Lifeboats on the Tiber
Remarkable! Astonishing! Extraordinary! Stunning! Unprecedented! Historic! The superlatives kept rolling in. Yes, Pope Benedict had done it again.
At a surprise press conference on October 20, William Cardinal Levada, prefect of the Congregation for the Doctrine of the Faith (CDF), announced that the Holy Father has prepared an apostolic constitution that will create a new canonical structure that will pave the way for large groups of Anglicans — parishes and possibly entire dioceses — to return to the Catholic Church while retaining their unique customs and traditions. The apostolic constitution will provide for the establishment of “personal ordinariates,” which will allow Anglicans to enter into “full visible communion” with the Holy See, while “preserving elements of distinctive Anglican spiritual patrimony” that are “consistent with the Catholic faith,” according to a Note released by the CDF. The personal ordinariates will be based on “a single canonical model for the universal Church which is adaptable to various local situations.”
They will be modeled after military ordinariates, pastoral units created for the spiritual care of military servicemen and their families in various countries, and similar to the “personal prelatures” held by Opus Dei in that they will not be limited by geographical boundaries, as are current sees and dioceses. These distinct, non-territorial ordinariates for Anglican groups seeking to enter the Church will be created in consultation with national bishops’ conferences on an “as-needed” basis. Each will be led by a bishop appointed from among former Anglican clergymen, and will have its own priests, seminarians, and congregations.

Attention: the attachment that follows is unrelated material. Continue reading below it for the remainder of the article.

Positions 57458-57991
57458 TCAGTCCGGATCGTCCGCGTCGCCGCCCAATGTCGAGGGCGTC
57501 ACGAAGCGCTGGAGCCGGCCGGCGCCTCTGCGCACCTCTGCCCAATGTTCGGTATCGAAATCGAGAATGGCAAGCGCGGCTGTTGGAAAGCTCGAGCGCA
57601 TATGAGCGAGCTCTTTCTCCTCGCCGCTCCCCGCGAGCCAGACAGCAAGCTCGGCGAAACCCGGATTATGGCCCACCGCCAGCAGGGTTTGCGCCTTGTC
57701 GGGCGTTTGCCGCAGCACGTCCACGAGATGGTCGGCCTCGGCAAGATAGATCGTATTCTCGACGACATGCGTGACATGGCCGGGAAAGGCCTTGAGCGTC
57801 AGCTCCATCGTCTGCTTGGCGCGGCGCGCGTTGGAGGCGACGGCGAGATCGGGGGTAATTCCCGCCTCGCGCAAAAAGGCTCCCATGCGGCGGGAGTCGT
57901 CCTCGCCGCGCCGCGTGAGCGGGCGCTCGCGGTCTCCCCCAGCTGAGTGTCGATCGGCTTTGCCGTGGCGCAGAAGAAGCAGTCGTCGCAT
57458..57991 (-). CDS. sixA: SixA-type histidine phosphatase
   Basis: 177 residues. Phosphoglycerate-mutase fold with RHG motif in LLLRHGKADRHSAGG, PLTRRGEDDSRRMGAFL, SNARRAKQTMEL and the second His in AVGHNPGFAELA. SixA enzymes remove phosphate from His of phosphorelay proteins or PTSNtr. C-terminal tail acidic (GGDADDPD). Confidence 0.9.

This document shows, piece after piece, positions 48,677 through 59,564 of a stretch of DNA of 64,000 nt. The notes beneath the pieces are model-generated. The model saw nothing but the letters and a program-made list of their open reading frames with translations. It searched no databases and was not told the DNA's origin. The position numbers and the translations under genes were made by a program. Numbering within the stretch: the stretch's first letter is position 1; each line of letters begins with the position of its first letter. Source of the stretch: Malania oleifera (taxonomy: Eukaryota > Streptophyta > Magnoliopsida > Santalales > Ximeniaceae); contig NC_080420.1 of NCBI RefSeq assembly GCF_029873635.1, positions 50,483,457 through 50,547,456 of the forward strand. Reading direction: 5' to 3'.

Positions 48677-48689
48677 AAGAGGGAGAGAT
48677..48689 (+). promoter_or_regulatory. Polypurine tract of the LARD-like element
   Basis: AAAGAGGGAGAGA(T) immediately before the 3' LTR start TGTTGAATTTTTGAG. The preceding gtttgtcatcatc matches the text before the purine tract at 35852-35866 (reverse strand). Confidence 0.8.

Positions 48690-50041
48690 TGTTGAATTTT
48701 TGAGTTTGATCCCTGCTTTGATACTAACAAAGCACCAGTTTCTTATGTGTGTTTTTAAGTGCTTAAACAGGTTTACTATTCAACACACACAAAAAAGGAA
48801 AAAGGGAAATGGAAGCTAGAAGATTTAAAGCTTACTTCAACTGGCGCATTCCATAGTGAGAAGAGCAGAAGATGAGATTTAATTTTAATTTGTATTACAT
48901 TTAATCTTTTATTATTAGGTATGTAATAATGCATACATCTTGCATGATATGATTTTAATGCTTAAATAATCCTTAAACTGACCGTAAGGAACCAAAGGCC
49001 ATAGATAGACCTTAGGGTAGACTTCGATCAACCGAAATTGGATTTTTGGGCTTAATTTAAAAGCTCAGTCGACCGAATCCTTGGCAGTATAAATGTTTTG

Married Anglican clergymen will be able to receive ordination as Catholic priests, though bishops in charge of personal ordinariates must be unmarried, as they are in the Eastern Catholic Churches. Set for approval also is a liturgy based on the Anglican Book of Common Prayer, similar to that approved for celebration in Anglican Use parishes under Pope John Paul II’s 1980 “pastoral provision.”
Enjoyed reading this?
READ MORE! REGISTER TODAYSUBSCRIBE
You May Also Enjoy
Dear Answer Priest [Fr. Connolly]:
I am a member of a small, closely knit Episcopal…
The Episcopal Church contorts its theology to conform to the broader culture, but the culture has no real use for a Christianity remade in its image.
A review of Anglican Difficulties